“This is useless.”
“Leave off, Suze.”
Ed shifted. The cafe’s seats weren’t meant for stakeouts. At least some of Suzie’s impatience was probably discomfort. They’d been sitting in the Middlefield Exchange for two days, now. She camped in a cafe on the central passage, while Auggie and Suzie each trained a hidden camera on the exits. Joshua had happily lent them to Suzie, after the ventilation swept the smoke away. When she commented how nice he seemed Suzie just laughed.
“I bet that hood recorded everything. Joshua is smart. He’ll make something out of all that information.”
“Oh. Yeah, I guess it’s an advantage.”
“Take it where you can.”
The stream of faces feeding through to her tablet blurred together until she was afraid that the rich guy might have cruised past without standing out in any way.
“We can’t lurk forever.”
“They’re gonna start getting suspicious,” Auggie agreed.
“Also we have jobs.”
“Sure. That, too. If anyone is left at work.”
There was a lull between arrivals. She tapped her music open. Not cruel enough to torture her siblings with a constant feed, but seeing the title of the song strengthened her resolve. She smiled. Emma had bubbled over with tears and smiles when she’d heard it.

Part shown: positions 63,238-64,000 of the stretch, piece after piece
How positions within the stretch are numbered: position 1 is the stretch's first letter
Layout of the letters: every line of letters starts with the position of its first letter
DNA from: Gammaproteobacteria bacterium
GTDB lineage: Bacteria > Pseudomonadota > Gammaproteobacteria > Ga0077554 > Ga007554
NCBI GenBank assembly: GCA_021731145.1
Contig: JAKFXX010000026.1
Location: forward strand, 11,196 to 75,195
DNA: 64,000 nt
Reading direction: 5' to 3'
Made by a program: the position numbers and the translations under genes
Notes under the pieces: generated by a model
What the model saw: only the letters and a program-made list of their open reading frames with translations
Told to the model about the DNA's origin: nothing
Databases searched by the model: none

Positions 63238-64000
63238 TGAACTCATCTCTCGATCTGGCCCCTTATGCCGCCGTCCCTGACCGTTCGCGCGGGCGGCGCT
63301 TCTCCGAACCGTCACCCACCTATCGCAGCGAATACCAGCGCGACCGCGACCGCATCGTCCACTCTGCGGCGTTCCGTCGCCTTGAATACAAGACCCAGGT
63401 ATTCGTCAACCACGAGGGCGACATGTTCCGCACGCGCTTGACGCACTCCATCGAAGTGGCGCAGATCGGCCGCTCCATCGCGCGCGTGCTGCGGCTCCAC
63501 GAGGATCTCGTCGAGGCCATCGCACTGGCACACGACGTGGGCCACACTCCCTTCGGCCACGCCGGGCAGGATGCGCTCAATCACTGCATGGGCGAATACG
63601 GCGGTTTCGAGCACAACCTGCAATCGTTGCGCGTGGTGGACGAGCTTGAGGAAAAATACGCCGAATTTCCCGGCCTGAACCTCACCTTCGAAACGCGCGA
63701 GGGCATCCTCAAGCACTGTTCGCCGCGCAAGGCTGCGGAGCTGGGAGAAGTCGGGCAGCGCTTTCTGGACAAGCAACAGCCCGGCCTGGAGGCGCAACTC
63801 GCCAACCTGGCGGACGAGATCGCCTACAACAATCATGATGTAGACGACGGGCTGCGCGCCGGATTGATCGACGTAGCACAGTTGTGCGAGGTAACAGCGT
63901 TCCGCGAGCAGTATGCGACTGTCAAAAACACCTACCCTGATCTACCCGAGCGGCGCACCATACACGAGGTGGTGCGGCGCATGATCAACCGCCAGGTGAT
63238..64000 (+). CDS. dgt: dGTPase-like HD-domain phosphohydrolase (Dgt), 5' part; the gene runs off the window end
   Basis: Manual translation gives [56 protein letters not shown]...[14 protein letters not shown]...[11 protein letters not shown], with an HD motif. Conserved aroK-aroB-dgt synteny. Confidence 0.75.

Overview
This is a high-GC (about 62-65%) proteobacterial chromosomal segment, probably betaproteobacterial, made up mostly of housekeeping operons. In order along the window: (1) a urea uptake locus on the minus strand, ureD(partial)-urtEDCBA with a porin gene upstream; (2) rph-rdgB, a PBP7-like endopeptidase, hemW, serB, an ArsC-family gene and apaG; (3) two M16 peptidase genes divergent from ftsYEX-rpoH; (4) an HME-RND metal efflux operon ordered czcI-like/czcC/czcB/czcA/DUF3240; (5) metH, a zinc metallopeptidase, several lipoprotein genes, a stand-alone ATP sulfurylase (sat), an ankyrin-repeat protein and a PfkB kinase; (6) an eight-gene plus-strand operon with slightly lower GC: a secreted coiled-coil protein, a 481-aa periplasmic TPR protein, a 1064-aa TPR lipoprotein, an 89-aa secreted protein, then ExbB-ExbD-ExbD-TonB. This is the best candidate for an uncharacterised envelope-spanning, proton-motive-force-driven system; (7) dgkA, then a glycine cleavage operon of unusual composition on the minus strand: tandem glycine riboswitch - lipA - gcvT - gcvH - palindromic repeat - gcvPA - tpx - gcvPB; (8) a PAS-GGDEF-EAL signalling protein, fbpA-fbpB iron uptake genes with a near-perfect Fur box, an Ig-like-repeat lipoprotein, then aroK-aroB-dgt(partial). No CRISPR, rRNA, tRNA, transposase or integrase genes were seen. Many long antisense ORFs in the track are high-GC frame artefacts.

Ninety percent sure that an opera song got me laid. Thank you old Italian guy.
She looked back to Auggie’s feed, then Suzie’s.
“Suzie, the guy in the blue coat.”
Her sister obligingly zoomed in on his face.
“No, not him.”
She heard Suzie’s sigh.
Do you think this is fun for me?
But Emma wasn’t anything to them. Not really. They were helping her because she was their sister, not because they cared about Em.
“I didn’t realise there were so many handsome rich guys. Sorry.”
“Can I get you anything?”
She hid the tablet against her chest. The waiter scooped up her plate and coffee cup. She eyed the line of people waiting for a seat.
“Anything to drink?”
She waited until he was gone, then looked at the tablet again.
“Auggie, black coat.”
He zoomed, almost too late. The perfectly handsome, kindly face leaped out at her.
“Love the hair,” she murmured.
She darted out of the cafe. Auggie’s feed jumped wildly as he started following the guy.
The feed showed Wyn swanning past the line at the security check, heading to the VIP gate.
“Sorry Ed, he’s got a black card. It’ll get him anywhere fast.”
A gaggle of rich kids on their way to a night of slumming slipped into the gate just in front of him. He waited patiently.
Ed started jogging toward Auggie’s exit, pulling her hood over her hair. She saw the rich kids spilling out of the gate, and then Wyn, who paused to watch them, amused.
“Can you see him, Ed? Is he heading for the private cars?”
“No. I think he’s going to the train.”
“I could buy a fucking car with the money he paid for his clothes,” Auggie muttered. “What’s a VIP doing riding a train?”
“Just get to the van.”